Never mind benefits, the problem is UK productivity –

7 months ago Comments Off on Never mind benefits, the problem is UK productivity –

To head off trouble, and keep anti-EU headlines to a minimum, the Government held its collective nose and took the highly unusual (and politically rather demeaning) step of accepting, effectively uncontested, two Labour amendments to the finance bill implementing Osborne’s flagship budget-day measures.

Duncan Smith’s resignation, I would say, was partly about his long-term frustration with Osborne’s Treasury, this time manifest in changes to disability benefit that went further than he envisaged, but partly about his long-term backing for Brexit. Rid of government responsibility, he is now free to campaign even more passionately for the UK to quit the EU.

The Government’s “hands up, we’re the good guys” response to Duncan Smith’s departure, abandoning not just the PIP changes but any pretence of fiscal discipline, was entirely about the upcoming EU vote.  The Tories, in the run-up to June 23, are desperate to be loved, or at least not despised. Expect increasingly bizarre behaviour over the coming weeks, with Cameron cosying up to the Lib Dems, and Osborne wooing Labour.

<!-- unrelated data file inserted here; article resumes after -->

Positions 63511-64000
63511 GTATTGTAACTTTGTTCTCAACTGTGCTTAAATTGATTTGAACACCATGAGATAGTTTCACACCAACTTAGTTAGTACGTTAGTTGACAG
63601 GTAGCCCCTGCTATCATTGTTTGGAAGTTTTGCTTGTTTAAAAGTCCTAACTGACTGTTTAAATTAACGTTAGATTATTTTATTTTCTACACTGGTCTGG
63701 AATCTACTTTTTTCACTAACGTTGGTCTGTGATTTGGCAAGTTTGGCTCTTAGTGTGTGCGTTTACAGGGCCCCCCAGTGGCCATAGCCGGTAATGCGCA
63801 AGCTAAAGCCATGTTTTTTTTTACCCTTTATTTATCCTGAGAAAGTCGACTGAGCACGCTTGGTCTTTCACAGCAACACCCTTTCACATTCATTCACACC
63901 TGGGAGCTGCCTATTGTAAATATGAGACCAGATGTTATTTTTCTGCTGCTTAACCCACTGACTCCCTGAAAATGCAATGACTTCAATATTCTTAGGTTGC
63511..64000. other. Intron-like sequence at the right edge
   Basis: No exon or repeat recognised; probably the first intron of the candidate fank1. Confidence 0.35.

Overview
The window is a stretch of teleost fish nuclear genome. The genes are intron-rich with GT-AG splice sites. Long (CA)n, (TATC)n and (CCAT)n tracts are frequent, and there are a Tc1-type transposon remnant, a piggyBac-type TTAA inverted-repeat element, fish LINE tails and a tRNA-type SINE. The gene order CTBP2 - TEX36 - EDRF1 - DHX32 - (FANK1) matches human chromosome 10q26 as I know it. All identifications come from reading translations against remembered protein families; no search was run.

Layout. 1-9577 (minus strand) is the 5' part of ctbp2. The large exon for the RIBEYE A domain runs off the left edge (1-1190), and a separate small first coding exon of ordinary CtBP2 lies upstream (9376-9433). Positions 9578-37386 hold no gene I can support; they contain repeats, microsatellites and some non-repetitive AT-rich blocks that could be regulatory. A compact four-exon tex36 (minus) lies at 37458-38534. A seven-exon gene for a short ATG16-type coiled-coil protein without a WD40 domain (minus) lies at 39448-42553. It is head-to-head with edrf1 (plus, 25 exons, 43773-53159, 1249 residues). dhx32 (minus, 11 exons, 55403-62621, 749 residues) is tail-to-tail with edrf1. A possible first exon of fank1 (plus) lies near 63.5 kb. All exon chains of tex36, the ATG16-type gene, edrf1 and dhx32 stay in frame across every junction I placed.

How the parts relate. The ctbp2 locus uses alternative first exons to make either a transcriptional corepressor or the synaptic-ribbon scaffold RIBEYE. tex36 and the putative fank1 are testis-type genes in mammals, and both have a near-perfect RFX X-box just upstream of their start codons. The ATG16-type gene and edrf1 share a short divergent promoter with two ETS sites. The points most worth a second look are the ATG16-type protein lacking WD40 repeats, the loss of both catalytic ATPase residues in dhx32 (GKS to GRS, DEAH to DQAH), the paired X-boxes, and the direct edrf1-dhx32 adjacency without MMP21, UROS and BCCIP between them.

We are in for a close Yes-No referendum, which could easily go to the wire. With another migrant crisis looming and continued fall-out from last week’s terrorist atrocities in Brussels, the Government needs all the support for Remain it can muster, and cares not where it comes from.  

While this will be remembered as a pre-referendum budget, it may also be seen in retrospect as the budget when the UK’s “productivity problem” really came to the fore. While Osborne did not mention productivity much, the concept was at the heart of detailed analysis conducted by the OBR’s independent analysis.  UK productivity, broadly defined as value generated per hour worked, has plunged recently.

Between 1994 and the start of 2008, productivity grew by 1.9pc a year, driving up real wages and broader economic growth. Since the financial crisis, however, the OBR calculates productivity is up just 0.1pc per annum, with a sharp deterioration over the past six months.  

Our weak productivity performance hits incomes and profits, undermining consumer spending and investment,  and translating into lower growth and tax receipts. Poor productivity growth explains the OBR’s heavy down-grading of the UK’s growth forecasts, rather than “turbulence from abroad”, a blame-shifting phrase Osborne now uses frequently, as did his predecessor Gordon Brown. Poor productivity growth explains the unravelling of the Chancellor’s forecasts.  

Never mind benefits, the problem is UK productivity –